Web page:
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Case Reports in Ophthalmological Medicine
Volume 2016 (2016), Article ID 1926178, 4 pages
http://dx.doi.org/10.1155/2016/1926178
Case Report

Photopsias during Systemic Bevacizumab Therapy

Department of Ophthalmology, New York University School of Medicine, New York, NY 10016, USA

Received 21 December 2015; Accepted 28 February 2016

Academic Editor: Maurizio Battaglia Parodi

Copyright © 2016 Heather Leisy et al. This is an open access article distributed under the Creative Commons Attribution License, which permits unrestricted use, distribution, and reproduction in any medium, provided the original work is properly cited.

Abstract

Background. The authors describe a case of recurrent photopsias in a 56-year-old woman following repeat treatments with systemic intravenous bevacizumab for stage IV ovarian cancer. To our knowledge, this is the first report of photopsias following systemic bevacizumab treatments in a patient with a normal eye exam. Case Presentation. A 56-year-old Caucasian female complained of onset of floaters and flashes in the temporal peripheral field of the right eye 1 day after receiving intravenous of 30 g of 25 mg/mL of systemic bevacizumab for treatment of stage IV ovarian cancer. Ophthalmic examination, including dilated fundus exam, spectral domain optical coherence tomography (SD-OCT) of the optic nerve head, and enhanced depth imaging SD-OCT of the macula, revealed no significant abnormalities. Possible mechanisms are reviewed. Conclusion. We propose that patients who undergo intravenous bevacizumab treatments are questioned for any ocular symptoms and that more systematic evaluations of retinal nerve fiber layer and choroidal effects are obtained in those patients who are on long-term treatment at high doses.

1. Background

Bevacizumab is a humanized monoclonal immunoglobulin G antibody that exerts an antiangiogenic effect by binding to any isomer of vascular endothelial growth factor A (VEGF-A) [1]. Originally approved in 2004 to treat metastatic colorectal cancer [2], it quickly found ophthalmic applications in the treatment of neovascular age-related macular degeneration (AMD), first as systemic therapy [3] and later intravitreally [4]. The only previously reported ocular side effects from systemic bevacizumab therapy—used in ophthalmologic or oncologic settings—are mild epiphora and optic nerve dysfunction [37]. Intravitreal bevacizumab injection has been associated with a number of adverse effects, including intraocular inflammation or infection, retinal pigment epithelium (RPE) tear, retinal detachment, and vitreous hemorrhage [8]. The reasons for these events remain unclear; mechanical and drug-related causes have been hypothesized [8, 9]. Here, we describe the first reported case of a patient with no ocular history who experienced photopsias while undergoing chemotherapeutic treatment with systemic bevacizumab and review possible mechanisms.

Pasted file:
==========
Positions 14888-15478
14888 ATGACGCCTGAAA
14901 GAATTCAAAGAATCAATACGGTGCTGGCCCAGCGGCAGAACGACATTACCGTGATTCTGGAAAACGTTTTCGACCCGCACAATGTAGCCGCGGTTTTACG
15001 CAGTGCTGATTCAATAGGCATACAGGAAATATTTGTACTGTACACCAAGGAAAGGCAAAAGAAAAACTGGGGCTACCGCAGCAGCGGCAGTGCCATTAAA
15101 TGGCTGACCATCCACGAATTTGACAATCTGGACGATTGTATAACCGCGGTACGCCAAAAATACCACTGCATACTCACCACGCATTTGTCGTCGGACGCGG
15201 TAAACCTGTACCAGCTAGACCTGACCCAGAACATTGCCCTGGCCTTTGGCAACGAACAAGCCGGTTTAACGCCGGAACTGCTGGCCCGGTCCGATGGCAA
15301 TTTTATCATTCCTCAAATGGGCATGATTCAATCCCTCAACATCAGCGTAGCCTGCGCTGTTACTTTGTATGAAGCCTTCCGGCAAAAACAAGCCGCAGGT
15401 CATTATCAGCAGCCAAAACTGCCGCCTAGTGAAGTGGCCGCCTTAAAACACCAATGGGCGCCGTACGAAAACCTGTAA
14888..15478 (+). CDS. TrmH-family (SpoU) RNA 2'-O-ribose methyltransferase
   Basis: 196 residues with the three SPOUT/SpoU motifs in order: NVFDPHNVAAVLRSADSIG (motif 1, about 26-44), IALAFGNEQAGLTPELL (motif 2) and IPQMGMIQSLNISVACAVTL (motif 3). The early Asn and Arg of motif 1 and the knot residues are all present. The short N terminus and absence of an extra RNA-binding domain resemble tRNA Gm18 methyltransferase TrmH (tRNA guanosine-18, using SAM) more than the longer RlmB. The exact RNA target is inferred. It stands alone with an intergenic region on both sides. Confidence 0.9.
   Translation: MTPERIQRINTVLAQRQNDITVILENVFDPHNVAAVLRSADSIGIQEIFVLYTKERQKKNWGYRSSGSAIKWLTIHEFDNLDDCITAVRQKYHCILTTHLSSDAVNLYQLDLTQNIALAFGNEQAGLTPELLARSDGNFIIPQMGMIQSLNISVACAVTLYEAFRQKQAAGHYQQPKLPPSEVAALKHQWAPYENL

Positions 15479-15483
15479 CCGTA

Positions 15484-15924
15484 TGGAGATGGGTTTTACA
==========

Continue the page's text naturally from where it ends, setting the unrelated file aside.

2. Case Report

A 56-year-old woman with stage IV ovarian cancer undergoing maintenance treatment with systemic bevacizumab presented to ophthalmology clinic complaining of 6 days of flashes and floaters in her right eye. Her symptoms began suddenly 1 day after her second cycle of bevacizumab given alone by intravenous infusion (30 g at 25 mg/mL for 1 hour). Previously, she had received 6 consecutive cycles of paclitaxel and bevacizumab in combination but was switched to bevacizumab alone due to neuropathy. Photopsias were described as a “shooting planet” with a broad “tail” occurring several times in a row in the temporal peripheral field of the right eye, with episodes spaced sporadically throughout the day. She was relatively symptom free at the time of presentation, with the exception of a rare streak of light with movement and a few mild floaters. She had no ophthalmic history or associated symptoms such as headache, photophobia, blurred vision, or neuropathy. Best-corrected visual acuity was 20/20-2 OD and 20/20-2 OS. Anterior segment exam, intraocular pressure, pupillary light reflexes, color vision, visual field testing, and dilated fundus exam were normal except for rare macular hard drusen and scattered peripheral retinal pigment (Figure 1). Spectral domain optical coherence tomography (SD-OCT) of the retina with and without enhanced depth imaging (EDI) revealed no evidence of posterior vitreous detachment (PVD) or other abnormalities (Figure 2). SD-OCT of the optic nerve was within normal limits. Electroretinogram (ERG) could not be obtained due to difficulties in coordinating her existing chemotherapy schedule with the scheduled times of ERG availability at our institution. Given low clinical suspicion for vascular leakage, angiography was deferred. Upon follow-up, she reported the same symptoms occurring after 2 subsequent treatments of bevacizumab alone spaced 3 weeks apart. In both occurrences, symptoms appeared 1 day after treatment and lasted for approximately 1 week. Her eye exam remained unchanged at follow-up visits. Standard laboratory findings, including basic metabolic panel, complete blood count, and lipid panel, were within normal limits.

Figure 1: Color fundus photography of right eye with rare macular hard drusen and scattered peripheral retinal pigment.
Figure 2: Enhanced depth imaging optical coherence tomography image of right eye showing normal macular anatomy with choroidal thickness of 340 µm.

3. Conclusion

To our knowledge, this is the first documented case of photopsias occurring in a patient being treated with systemic intravenous bevacizumab. Based on the WHO-UMC causality classification system, causality is probable to certain (time relationship plausibility, disease unrelated, withdrawal response, and satisfactory rechallenge) [10]. Possible mechanisms for the sudden development of photopsias following a dose of systemic bevacizumab are neuronal, vascular, structural, and inflammatory. A dose-dependent effect may explain the onset of symptoms following 7 completed cycles of treatment. This is consistent with other dose-dependent side effects of intravenous bevacizumab such as hypertension and proteinuria [11], bleeding [12], and impaired wound healing [13].